Nothing But Nice
Sara Hickman might just be the most famous musician you’ve never heard of. She’s been named the Official State Musician of Texas in 2010, preceded by Willie Nelson and followed by Lyle Lovett, which is pretty celebrated company to keep. She’s also been named by Performing Songwriter as one of the “100 Most Influential Independent Artists”. Her songs have been covered by the likes of Nelson (the Red Headed Stranger himself, and not the ‘90s hair pop band), Shawn Colvin, Rhett Miller, and Edie Brickell and the New Bohemians. She’s had an adult contemporary hit (“I Couldn’t Help Myself”), hosted her own VH-1 special and been a guest on The Tonight Show twice. What’s more, Hickman is a noted philanthropist, having raised hundreds of thousands of dollars for various initiatives in Texas and elsewhere. The city of Austin has twice celebrated Sara Hickman Day in 1996 and 2009 not only for her contributions to music, but for her community involvement. So, Sara Hickman comes with a rather impressive résumé for her latest LP, Shine. What’s more, she seems like a rather nice person: the kind of gal you wouldn’t mind sharing a cup of coffee with – at least in her less caustic moments. Unfortunately, that niceness, at least on Shine, seems superficial and fleeting. “Nice” is the best superlative I can throw at the album, bearing in mind that I once had an elementary school teacher who chided my class for the overuse of the word in their creative writing assignments.
Shine is interesting insofar as it offers a rather broad reach in terms of themes. It starts out sunny and happy, turns resolutely gloomy, before ending on a hopeful and optimistic note. Had every song been like “Tasty Sweet”, the opening cut on Shine, you might be filling Hickman under the rather twee, bubblegum pop category. Sounding like a contemporary Andy Kim, the Canadian songwriter who co-wrote the Archies’ biggest hit, “Sugar, Sugar”, “Tasty Sweet” is a uproarious piece of adult contemporary pop that is ... nice. “You’re the kind of boy I’d love to eat / Ice cream and honey.” This goes down as particularly gooey, until, at least, you get to the following rather naughty lyric: “Do me all over / Over and over.” Still, it’s a rather pleasant piece of songcraft, and you’re left hopeful that the rest of the album will follow in the same path. But, no. Follow-up song “Selfish Freak”, while being similarly punchy and a little jazzy, is a little more ... pointed. “You’re just another selfish freak ... / You’re just another blah blah blah blah blah (repeat blahs ad nauseum) / All about you / All about, all about your selfish freak.” So Hickman’s relationships go from cavity inducing to something less than ideal.
From there, the record takes a particularly morbid turn. “Trouble with Boxes” is about ... death. “The trouble with wood / Is people praying outside / The trouble with wood is / The body inside.” In three songs, Hickman’s mood has gone from absolutely chipper to ultimately somber, and the juxtaposition is rather startling, giving the album a feel of being oddly sequenced. And, from there, the mid-portion of the record is rather ordinary. “Human Wish” is the kind of fey acoustic-guitar ballad that singer-songwriters like Colvin have mined to death. It’s ... uh ... nice. The countrified “You Are Not Alone” is the kind of thing that is targeted towards those in need that she’s helped out in the past. “I know what it means to be sad / I know what it means to feel lonely / I know what it means to feel like you’re the only one / Who knows what it means to know?” sings Hickman. It’s ultimately uplifting, and a balm from the dark feelings Hickman expressed earlier, but it feels, well, you know. And then things get poppier again: “My Cocky Friend” is filled with all sorts of garish keyboard-based percussion, before it turns into a rather standard country-rock number that mines the same territory as “Selfish Freak”, one with “Tasty Sweet” overtones: “Get me a cigarette / Get me a drink / You know where this is going / Exactly where you think / Just get me started / Give me all you have / And when you’re finished / Get me a cab / I just want to get it / I just want to get it on.” I guess Hickman has complex feelings about her relationships. They’re pretty all over the map.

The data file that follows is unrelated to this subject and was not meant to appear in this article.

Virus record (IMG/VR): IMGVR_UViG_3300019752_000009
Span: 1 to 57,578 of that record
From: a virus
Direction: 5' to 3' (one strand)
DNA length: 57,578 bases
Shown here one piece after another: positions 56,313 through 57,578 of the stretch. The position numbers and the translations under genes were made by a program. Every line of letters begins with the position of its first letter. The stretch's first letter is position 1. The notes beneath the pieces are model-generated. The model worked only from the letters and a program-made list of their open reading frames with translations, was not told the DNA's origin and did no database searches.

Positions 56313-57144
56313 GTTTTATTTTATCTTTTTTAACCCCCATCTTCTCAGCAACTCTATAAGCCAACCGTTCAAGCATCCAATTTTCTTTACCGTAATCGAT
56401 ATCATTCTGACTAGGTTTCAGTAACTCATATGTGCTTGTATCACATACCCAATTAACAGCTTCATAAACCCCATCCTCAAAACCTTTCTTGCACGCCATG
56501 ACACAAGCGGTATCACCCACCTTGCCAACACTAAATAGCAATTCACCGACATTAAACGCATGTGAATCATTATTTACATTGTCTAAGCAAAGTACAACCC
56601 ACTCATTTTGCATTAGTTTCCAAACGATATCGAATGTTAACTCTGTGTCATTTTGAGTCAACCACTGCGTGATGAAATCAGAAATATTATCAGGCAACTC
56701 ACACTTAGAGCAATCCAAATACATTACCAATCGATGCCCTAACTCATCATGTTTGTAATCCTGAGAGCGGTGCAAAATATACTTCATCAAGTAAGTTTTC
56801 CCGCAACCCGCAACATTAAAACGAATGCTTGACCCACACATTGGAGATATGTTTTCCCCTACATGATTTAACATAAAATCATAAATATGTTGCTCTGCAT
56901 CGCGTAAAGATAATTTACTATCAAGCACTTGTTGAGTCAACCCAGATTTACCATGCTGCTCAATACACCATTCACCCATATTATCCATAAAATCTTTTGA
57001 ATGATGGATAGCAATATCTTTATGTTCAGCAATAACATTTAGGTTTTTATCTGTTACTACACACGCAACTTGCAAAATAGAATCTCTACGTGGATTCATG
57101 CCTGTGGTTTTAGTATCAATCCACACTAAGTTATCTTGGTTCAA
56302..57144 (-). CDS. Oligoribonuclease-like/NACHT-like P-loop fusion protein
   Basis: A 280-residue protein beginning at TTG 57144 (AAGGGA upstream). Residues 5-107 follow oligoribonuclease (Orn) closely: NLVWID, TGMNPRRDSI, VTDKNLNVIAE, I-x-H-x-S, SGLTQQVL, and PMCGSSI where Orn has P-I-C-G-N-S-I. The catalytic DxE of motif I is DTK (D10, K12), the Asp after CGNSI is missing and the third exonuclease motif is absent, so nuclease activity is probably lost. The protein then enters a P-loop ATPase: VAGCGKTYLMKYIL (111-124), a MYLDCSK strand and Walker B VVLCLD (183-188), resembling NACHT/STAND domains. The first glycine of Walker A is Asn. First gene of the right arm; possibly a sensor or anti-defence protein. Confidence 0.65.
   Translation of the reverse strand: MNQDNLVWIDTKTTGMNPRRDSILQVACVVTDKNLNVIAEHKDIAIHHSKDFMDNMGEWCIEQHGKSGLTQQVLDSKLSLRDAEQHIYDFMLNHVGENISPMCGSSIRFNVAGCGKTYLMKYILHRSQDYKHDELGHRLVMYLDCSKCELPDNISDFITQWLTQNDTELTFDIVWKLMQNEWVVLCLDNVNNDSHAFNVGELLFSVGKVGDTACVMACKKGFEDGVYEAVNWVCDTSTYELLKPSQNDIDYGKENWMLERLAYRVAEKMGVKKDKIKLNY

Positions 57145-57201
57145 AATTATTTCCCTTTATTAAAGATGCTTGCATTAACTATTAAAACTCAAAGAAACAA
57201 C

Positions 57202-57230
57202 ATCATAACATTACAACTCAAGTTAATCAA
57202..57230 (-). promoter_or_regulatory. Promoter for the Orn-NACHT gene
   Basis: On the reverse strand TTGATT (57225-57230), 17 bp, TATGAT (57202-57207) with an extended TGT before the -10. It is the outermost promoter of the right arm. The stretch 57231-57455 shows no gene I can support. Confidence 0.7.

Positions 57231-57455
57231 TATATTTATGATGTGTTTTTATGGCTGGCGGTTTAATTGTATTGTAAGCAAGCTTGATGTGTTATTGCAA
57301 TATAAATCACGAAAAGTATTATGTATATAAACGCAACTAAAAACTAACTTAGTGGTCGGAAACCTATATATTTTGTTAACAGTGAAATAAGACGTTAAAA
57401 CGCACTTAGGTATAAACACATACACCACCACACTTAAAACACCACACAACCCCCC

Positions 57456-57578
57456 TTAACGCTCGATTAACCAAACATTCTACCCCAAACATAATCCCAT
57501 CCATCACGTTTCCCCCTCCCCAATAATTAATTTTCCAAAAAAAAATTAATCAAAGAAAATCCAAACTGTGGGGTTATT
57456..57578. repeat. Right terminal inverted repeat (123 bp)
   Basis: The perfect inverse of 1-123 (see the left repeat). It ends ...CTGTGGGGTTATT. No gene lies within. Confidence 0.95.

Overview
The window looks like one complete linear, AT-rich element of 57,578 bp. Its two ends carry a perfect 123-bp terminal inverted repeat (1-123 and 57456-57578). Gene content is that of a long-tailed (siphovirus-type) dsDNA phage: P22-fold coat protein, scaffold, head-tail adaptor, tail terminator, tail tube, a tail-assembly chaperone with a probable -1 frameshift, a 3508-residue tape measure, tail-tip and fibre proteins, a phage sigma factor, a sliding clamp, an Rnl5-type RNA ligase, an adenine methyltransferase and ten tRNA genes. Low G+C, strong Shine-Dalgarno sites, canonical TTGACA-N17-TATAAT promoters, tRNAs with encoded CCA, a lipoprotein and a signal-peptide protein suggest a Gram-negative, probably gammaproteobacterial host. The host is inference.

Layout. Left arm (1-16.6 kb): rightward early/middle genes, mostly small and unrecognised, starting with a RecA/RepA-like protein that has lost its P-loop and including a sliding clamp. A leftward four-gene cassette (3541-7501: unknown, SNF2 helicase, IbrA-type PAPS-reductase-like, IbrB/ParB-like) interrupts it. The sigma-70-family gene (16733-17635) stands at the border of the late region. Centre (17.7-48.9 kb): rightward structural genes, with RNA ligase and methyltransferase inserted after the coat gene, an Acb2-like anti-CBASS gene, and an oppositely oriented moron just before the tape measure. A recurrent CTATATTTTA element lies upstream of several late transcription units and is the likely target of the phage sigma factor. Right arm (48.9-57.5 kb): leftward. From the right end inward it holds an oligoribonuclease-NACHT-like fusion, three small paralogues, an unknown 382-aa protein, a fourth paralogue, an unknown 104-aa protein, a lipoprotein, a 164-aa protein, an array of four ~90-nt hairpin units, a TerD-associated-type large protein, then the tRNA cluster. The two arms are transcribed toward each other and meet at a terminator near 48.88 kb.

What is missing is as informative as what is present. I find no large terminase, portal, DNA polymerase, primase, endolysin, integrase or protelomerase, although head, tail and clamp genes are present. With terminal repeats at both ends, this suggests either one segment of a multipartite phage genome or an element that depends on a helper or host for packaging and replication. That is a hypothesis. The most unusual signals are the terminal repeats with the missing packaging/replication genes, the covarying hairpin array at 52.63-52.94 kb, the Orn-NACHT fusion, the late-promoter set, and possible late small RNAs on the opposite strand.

Shine is a giddy collection of songs, but therein lies the biggest problem with the LP: it feels like a collection. According to the press release, this 10-song album “blossomed” out of poems and various visions. It shows. The songs veer all over the place: the rambunctious, almost Dixie Chicks-esque “Primitive Stuff” veers uneasily into plaintive piano ballad “Rapture”, which is, gah!, nice but doesn’t really stick owing to the fact that it’s only slightly more than two minutes long, and the title track, which closes the record, doesn’t seem like an album ender: it really should have been moved up top with the happier material, and seems stitched into the disc as a means to finish things on an upbeat note. Still, for those with a disposition towards soft, adult contemporary music will probably like Shine for its earnest songwriting and ultimately hopeful mood. Shine might not make Sara Hickman a household name, which her CV would impress upon you, but, for a certain audience, it’s an alright album of tunefully catchy and somewhat experimental material. That’s what’s disappointing about Shine: it could have made Hickman a name, but she seems content to just be a middling songwriter with a bunch of impressive achievements to fall back one, and a reputation for being a nice (there’s that word again) person who appears to sincerely care about the wellbeing of others less fortunate than her. Yes, Sara Hickman appears to be a decent person, though one with conflicting moods. The same can be said about Shine. And, alas, nothing much more.